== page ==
The Clarion

Student input needed for facilities plan

Adrienne Oliva, Editor in Chief

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Student Senate representatives Steven Ansorge and Katrina Willis are no strangers to amplifying the voices of students at Madison College.

“People will stop me in the hallway and say ‘hey, Katrina, I have a concern,” Willis explains. “People walk up to me and will say ‘this is a concern I have,’ because they know I’m gonna take that and pass it on to people that can actually do something to change it.”

Willis and Ansorge work hard not only to have the voices of Madison College students be heard, but also represented, which is why they both are involved with the school’s 10-year facilities master plan.

The facilities master plan is a collection of different projects to be completed within 10 years that would better the buildings and facilities that students use at all of the Madison College campuses.

The facilities master plan is “a 10-year vision of how the college will look in 10 more years,” explains Mike Stark, director of facilities at Madison College.

Willis describes the 10-year facilities master plan as an “opportunity for students to express their wants and needs for the spaces in the colleges over the next 10 years.”

Whether students want more accessibility to gender neutral bathrooms, meditation rooms at the regional campuses, or more room for students parking, the facilities master plan is the place to voice the desires that students have about the buildings at Madison College.

“(Students) have a wonderful opportunity once every 10 years to make a difference in how we build our college,” explains Ansorge.

The student body can voice their opinions about the facilities via a survey being sent out the week of Oct. 16. Questions will not only be about different things that could improve the campuses as a whole, but also about how each student utilizes the campus already.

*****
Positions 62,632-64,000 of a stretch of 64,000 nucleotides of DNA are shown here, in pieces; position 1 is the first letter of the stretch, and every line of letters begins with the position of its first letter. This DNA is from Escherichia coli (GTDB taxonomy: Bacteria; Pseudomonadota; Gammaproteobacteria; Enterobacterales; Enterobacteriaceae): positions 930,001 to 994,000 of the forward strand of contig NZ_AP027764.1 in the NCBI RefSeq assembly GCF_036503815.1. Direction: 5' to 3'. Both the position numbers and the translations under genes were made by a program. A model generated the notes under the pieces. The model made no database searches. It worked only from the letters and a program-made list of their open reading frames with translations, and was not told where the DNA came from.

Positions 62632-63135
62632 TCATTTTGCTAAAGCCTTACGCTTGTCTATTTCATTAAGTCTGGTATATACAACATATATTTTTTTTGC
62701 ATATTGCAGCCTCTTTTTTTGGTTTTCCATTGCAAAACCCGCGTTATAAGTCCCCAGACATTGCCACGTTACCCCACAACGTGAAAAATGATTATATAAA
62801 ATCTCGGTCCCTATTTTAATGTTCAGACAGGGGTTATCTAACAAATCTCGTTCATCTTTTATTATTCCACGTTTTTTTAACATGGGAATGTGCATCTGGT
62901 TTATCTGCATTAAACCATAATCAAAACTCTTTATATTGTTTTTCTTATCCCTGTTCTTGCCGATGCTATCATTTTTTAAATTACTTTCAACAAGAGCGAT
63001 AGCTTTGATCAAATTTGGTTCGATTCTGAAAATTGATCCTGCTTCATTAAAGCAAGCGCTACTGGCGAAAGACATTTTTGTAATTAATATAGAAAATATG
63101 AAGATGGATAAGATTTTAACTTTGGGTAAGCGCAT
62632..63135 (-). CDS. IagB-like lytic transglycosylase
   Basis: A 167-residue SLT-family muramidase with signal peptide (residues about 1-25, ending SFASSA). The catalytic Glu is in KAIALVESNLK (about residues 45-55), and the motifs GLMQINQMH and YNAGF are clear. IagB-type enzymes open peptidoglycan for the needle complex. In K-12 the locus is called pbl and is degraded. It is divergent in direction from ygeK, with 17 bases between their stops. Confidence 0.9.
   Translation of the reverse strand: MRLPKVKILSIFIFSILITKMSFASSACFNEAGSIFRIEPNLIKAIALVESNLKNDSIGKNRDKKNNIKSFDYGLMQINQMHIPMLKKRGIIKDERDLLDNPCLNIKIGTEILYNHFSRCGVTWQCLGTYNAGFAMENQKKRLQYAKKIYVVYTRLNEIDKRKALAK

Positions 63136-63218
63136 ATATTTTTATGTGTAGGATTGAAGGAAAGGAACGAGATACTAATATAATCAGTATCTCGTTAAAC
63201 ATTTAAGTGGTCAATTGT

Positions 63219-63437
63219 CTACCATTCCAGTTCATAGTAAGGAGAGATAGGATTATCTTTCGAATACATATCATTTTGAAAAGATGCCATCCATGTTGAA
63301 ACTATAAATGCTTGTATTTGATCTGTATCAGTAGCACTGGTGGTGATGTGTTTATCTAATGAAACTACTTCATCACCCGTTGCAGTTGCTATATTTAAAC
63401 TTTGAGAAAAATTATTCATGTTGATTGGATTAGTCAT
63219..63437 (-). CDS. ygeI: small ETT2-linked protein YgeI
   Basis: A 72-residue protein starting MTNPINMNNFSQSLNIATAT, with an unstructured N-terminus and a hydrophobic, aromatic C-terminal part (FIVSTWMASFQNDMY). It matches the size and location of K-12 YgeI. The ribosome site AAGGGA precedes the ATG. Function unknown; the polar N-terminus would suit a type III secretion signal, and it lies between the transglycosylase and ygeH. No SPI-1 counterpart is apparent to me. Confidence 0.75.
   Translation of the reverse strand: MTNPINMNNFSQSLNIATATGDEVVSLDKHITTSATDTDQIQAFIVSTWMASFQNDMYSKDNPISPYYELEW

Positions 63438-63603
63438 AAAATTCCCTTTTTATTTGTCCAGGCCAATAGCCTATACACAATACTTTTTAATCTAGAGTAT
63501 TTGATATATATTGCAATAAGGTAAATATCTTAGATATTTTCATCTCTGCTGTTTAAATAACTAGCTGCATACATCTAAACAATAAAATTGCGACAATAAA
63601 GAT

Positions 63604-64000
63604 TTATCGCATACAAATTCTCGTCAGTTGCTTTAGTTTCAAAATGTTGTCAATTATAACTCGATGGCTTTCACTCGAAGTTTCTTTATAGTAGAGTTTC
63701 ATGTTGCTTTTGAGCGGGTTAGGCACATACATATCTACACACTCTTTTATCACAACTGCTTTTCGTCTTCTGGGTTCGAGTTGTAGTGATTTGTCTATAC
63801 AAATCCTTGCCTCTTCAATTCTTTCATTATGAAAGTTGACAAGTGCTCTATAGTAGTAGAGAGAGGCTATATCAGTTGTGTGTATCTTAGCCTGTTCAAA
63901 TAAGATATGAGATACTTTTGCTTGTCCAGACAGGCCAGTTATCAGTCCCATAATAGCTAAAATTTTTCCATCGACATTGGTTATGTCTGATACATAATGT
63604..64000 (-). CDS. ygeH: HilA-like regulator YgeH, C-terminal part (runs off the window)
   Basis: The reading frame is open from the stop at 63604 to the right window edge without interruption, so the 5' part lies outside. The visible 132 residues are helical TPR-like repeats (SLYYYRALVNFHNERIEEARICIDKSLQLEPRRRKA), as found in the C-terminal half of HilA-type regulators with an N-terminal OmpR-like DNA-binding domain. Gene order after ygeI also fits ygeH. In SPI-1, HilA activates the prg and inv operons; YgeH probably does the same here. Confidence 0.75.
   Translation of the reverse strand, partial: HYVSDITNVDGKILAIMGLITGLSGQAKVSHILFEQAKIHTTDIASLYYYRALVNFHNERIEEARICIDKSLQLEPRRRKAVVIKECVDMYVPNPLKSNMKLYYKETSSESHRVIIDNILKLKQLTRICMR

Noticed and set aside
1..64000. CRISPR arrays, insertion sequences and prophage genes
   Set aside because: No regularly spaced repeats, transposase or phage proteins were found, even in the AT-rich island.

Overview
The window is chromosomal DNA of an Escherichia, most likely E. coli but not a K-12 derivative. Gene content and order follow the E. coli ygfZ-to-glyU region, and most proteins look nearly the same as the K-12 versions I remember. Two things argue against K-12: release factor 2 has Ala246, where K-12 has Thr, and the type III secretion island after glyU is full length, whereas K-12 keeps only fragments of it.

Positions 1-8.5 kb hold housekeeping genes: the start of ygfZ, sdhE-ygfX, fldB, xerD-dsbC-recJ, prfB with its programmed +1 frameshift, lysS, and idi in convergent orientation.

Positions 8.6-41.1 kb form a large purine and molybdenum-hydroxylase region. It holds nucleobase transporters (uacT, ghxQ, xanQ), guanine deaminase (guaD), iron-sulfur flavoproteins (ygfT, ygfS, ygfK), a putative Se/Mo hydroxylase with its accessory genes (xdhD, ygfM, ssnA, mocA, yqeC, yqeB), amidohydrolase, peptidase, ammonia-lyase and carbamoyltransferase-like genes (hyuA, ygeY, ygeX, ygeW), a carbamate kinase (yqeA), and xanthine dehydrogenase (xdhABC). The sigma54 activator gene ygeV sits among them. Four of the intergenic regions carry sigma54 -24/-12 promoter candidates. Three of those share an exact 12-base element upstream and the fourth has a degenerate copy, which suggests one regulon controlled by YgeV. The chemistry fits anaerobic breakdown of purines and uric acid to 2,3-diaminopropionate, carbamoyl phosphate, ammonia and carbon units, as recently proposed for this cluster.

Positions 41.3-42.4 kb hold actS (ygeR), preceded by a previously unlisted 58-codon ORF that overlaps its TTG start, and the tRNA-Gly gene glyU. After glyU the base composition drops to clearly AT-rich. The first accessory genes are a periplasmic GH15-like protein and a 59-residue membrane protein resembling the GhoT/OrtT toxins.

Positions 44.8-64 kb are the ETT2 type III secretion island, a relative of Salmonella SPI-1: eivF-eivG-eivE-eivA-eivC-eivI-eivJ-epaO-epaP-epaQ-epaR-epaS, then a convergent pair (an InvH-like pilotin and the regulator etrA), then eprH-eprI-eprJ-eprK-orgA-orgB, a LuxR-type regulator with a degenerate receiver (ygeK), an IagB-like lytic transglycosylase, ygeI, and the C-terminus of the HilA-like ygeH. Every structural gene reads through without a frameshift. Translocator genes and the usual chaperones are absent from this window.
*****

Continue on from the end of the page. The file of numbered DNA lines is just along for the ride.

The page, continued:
Though Willis notes that not everything voiced on the survey will come to fruition, it is still a powerful platform for students to have their voices be heard. “Filling out a survey changes things,” explains Willis

The college sees student input as an integral part developing the facilities master plan. The questions on the survey are created “with a lot of student input,” according to Stark. Many of the questions on the survey were a direct result of a student on the facilities plan and investment counsel raising a concern that non-students have previously not considered.

The six students on the facilities plan and investment counsel will continue to aid with the creation of the facilities master plan even after the survey has been finished.

Though many current students at Madison College might not experience the changes that happen from this 10-year facilities master plan, the plan “will make an impact on the students of tomorrow,” Ansorge explains. “Our little brothers, little sisters, our kids, will be influenced by the facilities that we build now.”

Students can participate in the survey and have their voices be heard by responding to the survey that will be sent to their student email during the week of Oct. 16.

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Student input needed for facilities plan